Dragonflies were everywhere and my raptor spotting was made difficult by the sheer number of them in the air which frequently fooled me into thinking I was on to a distant raptor (strangley enough I had no Hobbies eating them). Most of the large species were so active that it was impossible to see what they were but I managed to identify Southern Hawker (blågrønnlibelle), Brown Hawker (brunlibelle), Common Hawker (starrlibelle), Golden-ringed Dragonfly (kongelibelle), a late Four-spotted Chaser (firflekkbredlibelle), Black Darter (svarthøstlibelle), Yellow-winged Darter (gulvingehøstlibelle), Ruddy Darter (blodhøstlibelle), Vagrant Darter (sørhøstlibelle) and Emerald Damselfly (nordmetallvannymfe). In addition, I almost certainly saw Common Darter (Senhøstlibelle) and Common Blue Damselfly (innsjøvannymfe) which I know are there are the moment but I did not document them. I may also have had a Migrant Hawker (septemberlibelle) but managed no photos and this would be a good record.
Butterflies were also very numerous today even if the diversity has become much less. Red Admirals are now the most numerous, followed by Small Tortoiseshells and Painted Ladies with just a few Peacocks, Brimstones and Green-veined and Small Whites. Thistles attract all these species and seeping sap on birch trees proves especially attractive to the Red Admirals.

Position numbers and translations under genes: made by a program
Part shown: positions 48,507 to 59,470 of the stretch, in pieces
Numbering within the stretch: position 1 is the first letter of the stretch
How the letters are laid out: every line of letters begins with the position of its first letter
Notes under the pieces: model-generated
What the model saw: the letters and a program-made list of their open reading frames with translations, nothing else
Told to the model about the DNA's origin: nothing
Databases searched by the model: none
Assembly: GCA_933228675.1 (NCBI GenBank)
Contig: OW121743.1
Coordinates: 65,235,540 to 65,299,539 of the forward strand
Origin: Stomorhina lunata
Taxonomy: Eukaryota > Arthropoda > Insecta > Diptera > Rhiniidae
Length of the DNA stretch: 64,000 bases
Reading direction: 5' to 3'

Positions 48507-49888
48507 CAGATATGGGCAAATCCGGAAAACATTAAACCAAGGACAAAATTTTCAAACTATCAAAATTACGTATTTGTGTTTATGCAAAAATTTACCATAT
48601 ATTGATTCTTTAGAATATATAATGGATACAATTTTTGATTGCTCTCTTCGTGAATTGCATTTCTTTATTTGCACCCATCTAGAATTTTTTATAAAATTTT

|one less Painted Lady (tistelsommerfugl) but a bit more energy for a Red-backed Shrike (tornskate) before the long autumn migration begins|
|ecological garden leaves lots of insects and this plot has proven to be very attractive to up to 6 young shrikes|
|these 2 (of 3) youngsters are still not independent and were succesfully begging for food from dad|
|this 1cy male Bluethroat (blåstrupe) may well have been around for a week or so|
|todays Honey Buzzard (vepsevåk) which I reckon is a female|
|looks at all the Red Admirals!|
|Red Admiral and Peacock (dagåpåfugløye)|
|Small Tortoiseshells (neslesommerfugl)|
|This pair of Yellow-winged Darters (gulvingehøstlibelle) represent the first proof of "breeding" of the species in Oslo!|
|and there were at least an additional 4 males|
|this Four-spotted Chaser (firflekklibelle) is a late record|
|Golden-ringed Dragonflies (kongelibelle) are incredibly smart!|
|male Black Hawker (svarthøstlibelle) is a tiny dragonfly and the easiest to identify|